UQCCR research informs international guidelines on Sepsis management

7 October 2021

The most respected international guidelines for the management of one of the world's leading cause of mortality, sepsis, have been revised to include new recommendations inspired by research from the UQ Centre for Clinical Research.

A consensus committee of 60 multidisciplinary international experts developed the Surviving Sepsis Campaign: International Guidelines for Management of Sepsis and Septic Shock 2021.

Consensus committee member and UQCCR Professor Jason Roberts said in recognition of the practice-changing work led by UQCCR, the new guidelines, published in October, include two important new additions.

“The first of these is a recommendation for the use of prolonged infusion of beta-lactam antibiotics (as opposed to short-duration infusions) for patients with sepsis and septic shock,” Professor Roberts said.

“This recommendation was based, in part, on the large body of evidence provided by the Beta-Lactam Infusion Group (BLING) Program of Research, led by Professor Jeffrey Lipman and myself, which includes the largest randomised controlled trials in this area.

“The ongoing BLING 3 Trial will further knowledge in this area and has enrolled 5700 patients, of the targeted 7000, across more than 100 intensive care units globally”, Professor Roberts said.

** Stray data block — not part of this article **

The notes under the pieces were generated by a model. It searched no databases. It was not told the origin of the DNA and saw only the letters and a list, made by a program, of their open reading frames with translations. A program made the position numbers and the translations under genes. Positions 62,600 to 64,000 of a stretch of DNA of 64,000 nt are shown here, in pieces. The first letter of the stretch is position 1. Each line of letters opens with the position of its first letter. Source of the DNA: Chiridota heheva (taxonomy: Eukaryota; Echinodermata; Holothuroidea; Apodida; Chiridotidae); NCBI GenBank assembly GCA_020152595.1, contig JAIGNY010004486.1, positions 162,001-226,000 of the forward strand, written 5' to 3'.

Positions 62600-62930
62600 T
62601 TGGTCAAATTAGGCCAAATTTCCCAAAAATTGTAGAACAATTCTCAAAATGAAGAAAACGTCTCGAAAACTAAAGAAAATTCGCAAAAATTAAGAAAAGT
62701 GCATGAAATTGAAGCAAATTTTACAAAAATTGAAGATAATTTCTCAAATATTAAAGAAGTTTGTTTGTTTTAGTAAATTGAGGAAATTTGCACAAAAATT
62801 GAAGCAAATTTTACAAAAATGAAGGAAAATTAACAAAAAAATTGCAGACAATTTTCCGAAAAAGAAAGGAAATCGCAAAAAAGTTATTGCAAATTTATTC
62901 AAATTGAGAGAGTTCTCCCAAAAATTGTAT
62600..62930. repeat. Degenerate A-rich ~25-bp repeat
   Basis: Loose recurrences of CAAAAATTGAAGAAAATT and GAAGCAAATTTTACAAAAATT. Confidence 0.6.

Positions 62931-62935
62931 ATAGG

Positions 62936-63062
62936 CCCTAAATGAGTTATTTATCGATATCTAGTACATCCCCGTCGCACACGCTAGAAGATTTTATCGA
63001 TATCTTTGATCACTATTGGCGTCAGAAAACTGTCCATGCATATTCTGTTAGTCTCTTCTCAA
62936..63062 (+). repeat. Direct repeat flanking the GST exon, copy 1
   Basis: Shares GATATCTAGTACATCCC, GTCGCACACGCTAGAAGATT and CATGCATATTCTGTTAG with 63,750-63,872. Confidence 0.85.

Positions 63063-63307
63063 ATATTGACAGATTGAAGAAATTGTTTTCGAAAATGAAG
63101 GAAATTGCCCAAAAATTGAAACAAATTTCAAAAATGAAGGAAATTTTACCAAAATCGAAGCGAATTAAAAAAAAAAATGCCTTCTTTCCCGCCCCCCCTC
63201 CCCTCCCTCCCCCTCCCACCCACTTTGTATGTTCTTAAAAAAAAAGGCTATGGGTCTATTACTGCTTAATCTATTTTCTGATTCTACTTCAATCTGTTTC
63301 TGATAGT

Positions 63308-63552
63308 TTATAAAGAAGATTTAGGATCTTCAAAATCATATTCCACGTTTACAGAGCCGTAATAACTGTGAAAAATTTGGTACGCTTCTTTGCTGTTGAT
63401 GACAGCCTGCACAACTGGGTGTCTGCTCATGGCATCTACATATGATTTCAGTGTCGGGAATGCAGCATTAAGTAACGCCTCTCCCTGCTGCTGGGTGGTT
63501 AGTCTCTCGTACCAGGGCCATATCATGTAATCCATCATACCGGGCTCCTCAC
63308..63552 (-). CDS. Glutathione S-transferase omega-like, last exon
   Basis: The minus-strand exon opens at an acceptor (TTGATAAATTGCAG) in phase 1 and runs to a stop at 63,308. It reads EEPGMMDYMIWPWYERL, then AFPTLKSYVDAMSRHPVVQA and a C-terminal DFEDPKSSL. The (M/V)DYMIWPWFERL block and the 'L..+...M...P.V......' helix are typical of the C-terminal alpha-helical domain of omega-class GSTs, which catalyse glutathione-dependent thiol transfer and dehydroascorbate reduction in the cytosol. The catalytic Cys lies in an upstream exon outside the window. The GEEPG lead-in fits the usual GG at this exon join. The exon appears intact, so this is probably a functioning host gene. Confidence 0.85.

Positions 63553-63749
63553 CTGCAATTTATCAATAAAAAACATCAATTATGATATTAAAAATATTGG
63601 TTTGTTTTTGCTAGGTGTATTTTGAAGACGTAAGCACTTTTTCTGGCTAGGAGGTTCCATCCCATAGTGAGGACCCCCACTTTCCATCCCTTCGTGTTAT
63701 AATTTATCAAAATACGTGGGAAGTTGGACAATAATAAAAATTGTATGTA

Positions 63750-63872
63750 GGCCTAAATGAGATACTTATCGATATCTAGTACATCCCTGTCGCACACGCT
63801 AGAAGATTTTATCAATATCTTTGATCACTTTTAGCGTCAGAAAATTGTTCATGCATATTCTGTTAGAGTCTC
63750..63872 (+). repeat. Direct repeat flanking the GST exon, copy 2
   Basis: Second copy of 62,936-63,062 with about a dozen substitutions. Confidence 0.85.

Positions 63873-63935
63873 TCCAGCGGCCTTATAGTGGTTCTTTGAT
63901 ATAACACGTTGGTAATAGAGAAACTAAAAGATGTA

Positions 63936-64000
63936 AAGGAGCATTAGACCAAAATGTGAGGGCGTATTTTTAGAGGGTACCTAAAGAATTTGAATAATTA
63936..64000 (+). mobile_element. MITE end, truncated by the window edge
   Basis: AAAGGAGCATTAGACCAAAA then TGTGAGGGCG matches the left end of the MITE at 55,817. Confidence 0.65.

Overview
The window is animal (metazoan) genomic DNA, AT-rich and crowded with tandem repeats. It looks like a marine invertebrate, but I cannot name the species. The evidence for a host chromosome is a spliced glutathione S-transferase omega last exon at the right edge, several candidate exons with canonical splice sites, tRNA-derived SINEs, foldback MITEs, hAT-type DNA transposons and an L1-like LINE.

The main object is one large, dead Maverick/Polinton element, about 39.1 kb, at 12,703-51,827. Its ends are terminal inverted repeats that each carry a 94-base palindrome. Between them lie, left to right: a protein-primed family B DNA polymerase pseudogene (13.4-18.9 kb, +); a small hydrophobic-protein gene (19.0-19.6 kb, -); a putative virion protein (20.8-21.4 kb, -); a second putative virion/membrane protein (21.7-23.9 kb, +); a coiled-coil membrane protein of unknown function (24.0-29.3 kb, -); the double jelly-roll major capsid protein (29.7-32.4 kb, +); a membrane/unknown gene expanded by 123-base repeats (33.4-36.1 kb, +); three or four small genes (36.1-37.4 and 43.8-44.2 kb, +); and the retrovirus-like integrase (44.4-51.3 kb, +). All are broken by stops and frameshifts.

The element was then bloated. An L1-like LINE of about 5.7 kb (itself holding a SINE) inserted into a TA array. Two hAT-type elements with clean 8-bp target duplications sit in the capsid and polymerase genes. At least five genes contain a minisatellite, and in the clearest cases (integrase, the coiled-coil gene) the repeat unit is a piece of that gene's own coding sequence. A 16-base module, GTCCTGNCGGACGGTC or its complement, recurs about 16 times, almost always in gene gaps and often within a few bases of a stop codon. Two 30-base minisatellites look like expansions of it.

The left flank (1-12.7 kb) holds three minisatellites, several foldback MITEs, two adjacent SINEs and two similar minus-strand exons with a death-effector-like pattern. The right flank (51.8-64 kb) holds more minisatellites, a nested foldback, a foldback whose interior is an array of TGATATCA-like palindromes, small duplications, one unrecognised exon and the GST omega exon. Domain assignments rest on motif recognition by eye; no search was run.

“The second addition to the guideline is a best practice statement recommending the use of optimised dosing strategies of antimicrobials, based on accepted pharmacokinetics/pharmacodynamic (PK/PD) principles,” he said.

“It’s based, at least in part, on the evidence described in more than 200 UQCCR research papers. These have been strongly supported by CRE REDUCE, a global collaboration seeking to provide optimised antimicrobial dosing data for critically ill patients.

“There are 17 publications in the updated guidelines authored by Professor Lipman and myself to support these antimicrobial dosing related statements/recommendations, evidencing the important impact of collaborative research.”

The international Surviving Sepsis Campaign (SCC) is a joint initiative of the Society of Critical Care Medicine (SCCM) and the European Society of Intensive Care Medicine (ESICM) who provide guidelines to improve outcomes in critically ill sepsis and septic shock patients.

The Campaign regularly develops and updates evidence-based resources and implementation tools to reduce morbidity and mortality from sepsis and septic shock worldwide.

Since its 2002 inception, the Campaign has published 6 editions of the adult clinical practice guidelines and 1 paediatric clinical practice guideline to aid clinicians caring for patients with sepsis and septic shock.

The Surviving Sepsis Campaign: International Guidelines for Management of Sepsis and Septic Shock 2021 are also published in Critical Care Medicine and Intensive Care Medicine.